Marcus, Is there a way to add to the sum total of human understanding other than through the creation of works of art? I feel that most understanding comes with the distillation of works of art. It's why "poetic" is used so frequently and incorrectly in popular culture. For example, the BBC's (then NYTimes') suggestion that Obama is poetry while Clinton is prose. It's as though any attempt, in any field, to do something new is understood automatically to be a creative act. Something new is added. Benchmarks of the new are, in my opinion, what comprise the majority of art collections. We collect those cultural and historical moments when something new was initiated, and we preserve that moment and concretize our understanding of it by displaying them in public. "Beauty" seems, to me, to be the single quality in what endures, and the representation of one sterling example of that beauty is what we display. Art allows us moments of communion. We can come together and find common purpose in those moments of unity. Across culture, ethnicity, politics, etc. Even the supreme and terrible beauty of nature, when it destroys something or some peoples, in a huge and spectacular and inexplicable manner, stuns us and brings us together. Obama's rhetoric is beautiful, but of the museum. He reminds us of FDR, JFK, MLK, and those moments of communion when we can together for great and terrible occassions. I want to believe in Obama, I think I do, but as Turd Blossom himself said so eloquently yesterday, Obama cannot yet close the deal. Or, maybe art is empire. Maybe the new art is the power to repeat and manipulate images to jam-pack meaning beyond the ways that words can. Once a work of art starts to lose its power, it becomes representational and something we can all come together safely to admire. That reminds me of an article about Michael Jordan's 1999 comeback, from Harper's, which basically made the point that Americans can only love their sports heroes once they've seen them in decline, and thus seen them as human and mortal, just like us. We topple them, then venerate them for what they were. And we appreciate the reassurance of what we thought we previously understood: politicians are in the end just politicians, water lillies water lillies, shooting guards men.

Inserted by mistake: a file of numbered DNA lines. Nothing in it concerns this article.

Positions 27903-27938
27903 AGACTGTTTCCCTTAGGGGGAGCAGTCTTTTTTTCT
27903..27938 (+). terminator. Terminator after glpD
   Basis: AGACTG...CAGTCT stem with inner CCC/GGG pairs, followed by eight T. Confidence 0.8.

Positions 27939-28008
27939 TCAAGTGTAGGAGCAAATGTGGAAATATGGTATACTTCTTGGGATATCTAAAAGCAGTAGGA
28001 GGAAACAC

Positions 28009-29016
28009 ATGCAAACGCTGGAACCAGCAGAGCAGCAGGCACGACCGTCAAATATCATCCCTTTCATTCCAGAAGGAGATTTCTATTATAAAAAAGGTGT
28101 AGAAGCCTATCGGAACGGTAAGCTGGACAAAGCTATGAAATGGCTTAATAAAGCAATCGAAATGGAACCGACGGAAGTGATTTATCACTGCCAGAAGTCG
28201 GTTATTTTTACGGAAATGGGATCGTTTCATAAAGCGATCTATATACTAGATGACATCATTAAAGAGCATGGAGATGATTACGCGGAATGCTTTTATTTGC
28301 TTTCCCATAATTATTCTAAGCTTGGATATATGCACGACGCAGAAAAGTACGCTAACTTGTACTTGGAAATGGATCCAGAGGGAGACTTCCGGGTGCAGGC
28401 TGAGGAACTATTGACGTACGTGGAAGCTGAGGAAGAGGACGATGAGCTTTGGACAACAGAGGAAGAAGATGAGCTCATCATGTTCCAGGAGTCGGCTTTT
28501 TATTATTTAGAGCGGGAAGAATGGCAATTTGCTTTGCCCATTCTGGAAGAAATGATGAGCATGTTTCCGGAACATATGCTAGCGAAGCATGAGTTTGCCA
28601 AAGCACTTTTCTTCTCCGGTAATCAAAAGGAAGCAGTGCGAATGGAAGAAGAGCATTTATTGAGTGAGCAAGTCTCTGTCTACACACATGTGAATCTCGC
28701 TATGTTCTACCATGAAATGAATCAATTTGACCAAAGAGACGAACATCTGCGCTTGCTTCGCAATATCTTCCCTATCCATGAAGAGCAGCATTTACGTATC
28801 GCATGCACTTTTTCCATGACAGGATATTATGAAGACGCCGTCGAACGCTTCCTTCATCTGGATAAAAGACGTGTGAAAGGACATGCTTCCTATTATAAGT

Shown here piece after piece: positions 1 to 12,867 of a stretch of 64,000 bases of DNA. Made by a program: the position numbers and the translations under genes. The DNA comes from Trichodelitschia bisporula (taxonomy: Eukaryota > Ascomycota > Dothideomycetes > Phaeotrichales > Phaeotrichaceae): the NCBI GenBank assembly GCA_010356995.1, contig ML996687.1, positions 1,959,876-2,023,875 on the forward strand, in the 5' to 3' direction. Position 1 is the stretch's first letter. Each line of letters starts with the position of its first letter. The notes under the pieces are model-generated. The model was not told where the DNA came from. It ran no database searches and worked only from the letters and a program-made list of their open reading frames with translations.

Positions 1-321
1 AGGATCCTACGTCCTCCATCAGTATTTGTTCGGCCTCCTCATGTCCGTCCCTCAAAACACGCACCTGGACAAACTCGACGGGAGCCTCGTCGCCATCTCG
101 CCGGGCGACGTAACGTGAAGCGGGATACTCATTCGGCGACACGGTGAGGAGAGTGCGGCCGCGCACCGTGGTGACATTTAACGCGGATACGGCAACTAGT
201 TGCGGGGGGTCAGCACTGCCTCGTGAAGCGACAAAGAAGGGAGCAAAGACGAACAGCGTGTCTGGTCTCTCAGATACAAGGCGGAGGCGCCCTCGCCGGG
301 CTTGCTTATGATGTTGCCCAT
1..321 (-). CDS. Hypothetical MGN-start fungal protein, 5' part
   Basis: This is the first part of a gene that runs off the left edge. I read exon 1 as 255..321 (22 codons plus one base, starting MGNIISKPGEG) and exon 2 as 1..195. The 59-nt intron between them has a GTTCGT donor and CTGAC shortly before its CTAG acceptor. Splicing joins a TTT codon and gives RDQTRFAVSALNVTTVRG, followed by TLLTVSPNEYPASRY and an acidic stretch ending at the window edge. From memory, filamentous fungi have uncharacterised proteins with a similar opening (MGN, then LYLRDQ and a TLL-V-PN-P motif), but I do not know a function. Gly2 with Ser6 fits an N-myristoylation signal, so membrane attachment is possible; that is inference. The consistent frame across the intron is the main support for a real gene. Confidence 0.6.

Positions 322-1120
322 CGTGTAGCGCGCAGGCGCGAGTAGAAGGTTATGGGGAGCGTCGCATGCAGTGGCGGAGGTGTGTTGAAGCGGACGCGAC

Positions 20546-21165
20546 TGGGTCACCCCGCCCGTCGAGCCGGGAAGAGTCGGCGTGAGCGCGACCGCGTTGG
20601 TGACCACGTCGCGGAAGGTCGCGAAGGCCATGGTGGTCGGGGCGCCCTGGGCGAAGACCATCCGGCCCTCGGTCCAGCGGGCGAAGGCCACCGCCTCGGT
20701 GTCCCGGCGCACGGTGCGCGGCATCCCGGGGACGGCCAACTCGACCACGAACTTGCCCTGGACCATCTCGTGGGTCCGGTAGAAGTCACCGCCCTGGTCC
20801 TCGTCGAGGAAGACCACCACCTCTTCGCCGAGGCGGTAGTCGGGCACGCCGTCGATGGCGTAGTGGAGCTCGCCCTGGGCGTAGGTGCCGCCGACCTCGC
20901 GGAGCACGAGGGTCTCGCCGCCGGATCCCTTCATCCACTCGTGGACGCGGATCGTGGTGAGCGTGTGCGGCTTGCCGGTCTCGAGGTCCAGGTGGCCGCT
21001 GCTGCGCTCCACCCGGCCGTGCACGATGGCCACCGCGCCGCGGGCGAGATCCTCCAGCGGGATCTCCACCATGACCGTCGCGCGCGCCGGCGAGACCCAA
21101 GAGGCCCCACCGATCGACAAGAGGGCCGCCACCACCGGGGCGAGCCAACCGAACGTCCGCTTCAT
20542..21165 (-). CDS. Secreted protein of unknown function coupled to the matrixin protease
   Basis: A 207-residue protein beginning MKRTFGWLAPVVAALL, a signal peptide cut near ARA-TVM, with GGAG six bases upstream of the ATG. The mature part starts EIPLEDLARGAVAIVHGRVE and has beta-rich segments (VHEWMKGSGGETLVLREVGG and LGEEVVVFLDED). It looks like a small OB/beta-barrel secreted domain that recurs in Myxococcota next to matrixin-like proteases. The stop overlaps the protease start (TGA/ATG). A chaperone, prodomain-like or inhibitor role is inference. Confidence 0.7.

Toggle Commented Jan 10, 2008 on Sentence of the Day at Marcus' World
Hi Marcus, I think Kristol is a fine hire for the Times. It adds a prominent establishment conservative voice to the Op-Ed page that has been absent since William Safire devoted himself exclusively to language. Kristol had an interesting and prescient take on the 2004 Presidential election, when he said, on CNN, that political climates move in cycles and everyone gets a turn. I do think it's reasonable to say that, as a macro-level concern, newspapers in general should start moving past the idea that there is a strict political line running left to right, and every citizen occupies one fixed point on that line. The hiring of Kristol is problematic to the extent that it reinforces this perspective on American politics. Hopefully, larger forces reshaping party politics in America will continue to move toward unity rather than division, but that's probably wishful thinking. The NYTimes should return to viewing itself, rightly, as the paper of national record, rather than some Fox-News-prescribed tool of the left that needs to pay lip service to the right by hiring the Bill Kristols of the world. In the meantime, I look forward to reading what the guy has to say. He's certainly earned a column at whichever newspaper would have him.
I don't think Gore seems well-balanced these days, quite the opposite--he's the same raving lunatic who lashes out at the president with wild claims about immoral and poorly-planned action in Iraq, losing sight of the larger hunt for Osama bin Laden, unfair tax cuts and short-sighted economic policy, lack of oversight, and kooky notions about humans impacting the environment! What a whack-job! How out of touch with the mainstream! I'd hate to see a candidate like that throw his hat in the ring. Don't we know that Gore 2000, with his exasperated sighs (why would Bush duck obvious questions?) and awkward "lock box" metaphors (why would we need the money?) just doesn't have what it takes to appeal to the everyman? Much better for the Democrats to choose electability among nominees who already don't differ in their centrist approaches to major policy issues, and keep these lightweights off on the sidelines where they belong during an election year.